BMW's i3 electric car is not dead yet
- BMW Hatchback range
- BMW i3
- BMW i3 2020
- Urban News
- Electric Cars
- Green Cars
- Industry news
- Prestige & Luxury Cars
The BMW i3 will not have a successor model, but the company is still planning to offer improvements and changes to the current model until it meets its eventual demise.
The i3 was developed under BMW’s expensive – and arguably failed – i model program alongside the i8 supercar, with the cheaper, compact hatchback model only finding a few hundred buyers in Australia since it launched back in 2014.
But the quirky, innovative, carbon-fibre-tubbed full-electric model will persist in our market despite the company announcing it won’t have a direct second-generation descendant, according to BMW Australia CEO Vikram Pawah.
“The i3 will not have a successor,” said Mr Pawah. “But BMW will have a number of electrified products coming over the next couple of years. By 2023, we will have 25 electrified products, and of that, 12 will be purely electric.
Read More: i3 reviews, news and prices
“The i3 is a very niche product that we launched [in 2013 globally], but it gave us the experience to build on our infrastructure for the future. The battery technology is evolving further, so you’ll see that happening in the i3 as well.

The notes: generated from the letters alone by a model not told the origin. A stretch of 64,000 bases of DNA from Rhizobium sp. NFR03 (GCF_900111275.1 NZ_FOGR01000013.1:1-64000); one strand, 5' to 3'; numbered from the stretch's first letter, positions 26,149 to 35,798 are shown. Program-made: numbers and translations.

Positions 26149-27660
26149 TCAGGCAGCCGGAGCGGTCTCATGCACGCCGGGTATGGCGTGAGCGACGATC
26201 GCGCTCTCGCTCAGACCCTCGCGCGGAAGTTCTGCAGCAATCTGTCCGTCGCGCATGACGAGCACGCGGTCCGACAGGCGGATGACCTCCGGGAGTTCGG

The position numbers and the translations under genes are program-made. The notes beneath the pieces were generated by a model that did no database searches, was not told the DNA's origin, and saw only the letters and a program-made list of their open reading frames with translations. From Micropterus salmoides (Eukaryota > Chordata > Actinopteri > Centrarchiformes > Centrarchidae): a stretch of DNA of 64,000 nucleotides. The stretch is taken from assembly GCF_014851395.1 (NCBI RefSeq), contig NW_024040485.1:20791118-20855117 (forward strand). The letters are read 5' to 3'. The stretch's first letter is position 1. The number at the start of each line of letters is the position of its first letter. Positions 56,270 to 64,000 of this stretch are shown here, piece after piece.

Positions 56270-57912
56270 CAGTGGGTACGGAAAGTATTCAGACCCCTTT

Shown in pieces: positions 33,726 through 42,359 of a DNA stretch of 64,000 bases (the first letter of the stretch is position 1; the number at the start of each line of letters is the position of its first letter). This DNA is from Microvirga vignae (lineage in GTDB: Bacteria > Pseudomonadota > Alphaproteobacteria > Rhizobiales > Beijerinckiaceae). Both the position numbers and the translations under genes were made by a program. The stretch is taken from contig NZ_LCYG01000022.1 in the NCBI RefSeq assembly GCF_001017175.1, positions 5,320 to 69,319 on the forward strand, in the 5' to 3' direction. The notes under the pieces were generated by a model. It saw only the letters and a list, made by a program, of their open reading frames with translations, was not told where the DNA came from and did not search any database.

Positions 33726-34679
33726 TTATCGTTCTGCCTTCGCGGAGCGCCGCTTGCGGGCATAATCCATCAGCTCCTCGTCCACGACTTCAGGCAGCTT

“It gave us a lot of stuff that you can apply across the board now. You can see a lot of carbon stuff happening on our M cars now. Similarly, the battery technology as part of the drivetrains,” said Mr Pawah.
He indicated that there was value beyond the manufacturing side of things, including a better understanding of what buyers of electric and plug-in hybrid models will want and need as the company moves towards an increasingly electrified future.
Read More: Electric cars are here, but do we care?
When BMW originally launched the i3 in 2014 in Australia, it came with a 60-amp-hour battery pack in pure EV guise (130 kilometre range), or a two-cylinder motorcycle engine for the range extender model.
Then in 2016 the brand introduced a 94Ah version (183km range for EV), and the range-extender continued, too. In 2018 the i3 S was launched, with more fun factor to its drive experience.
Then in 2019, BMW Australia dropped the range-extender model in favour of the EV version with its new 120Ah battery pack, which increased the range to an estimated 260km.
It seems highly plausible based on Mr Pawah's comments that a final upgrade to the battery pack for the i3 will occur before the model is fazed out.
BMW has sold more than 150,000 i3 models globally.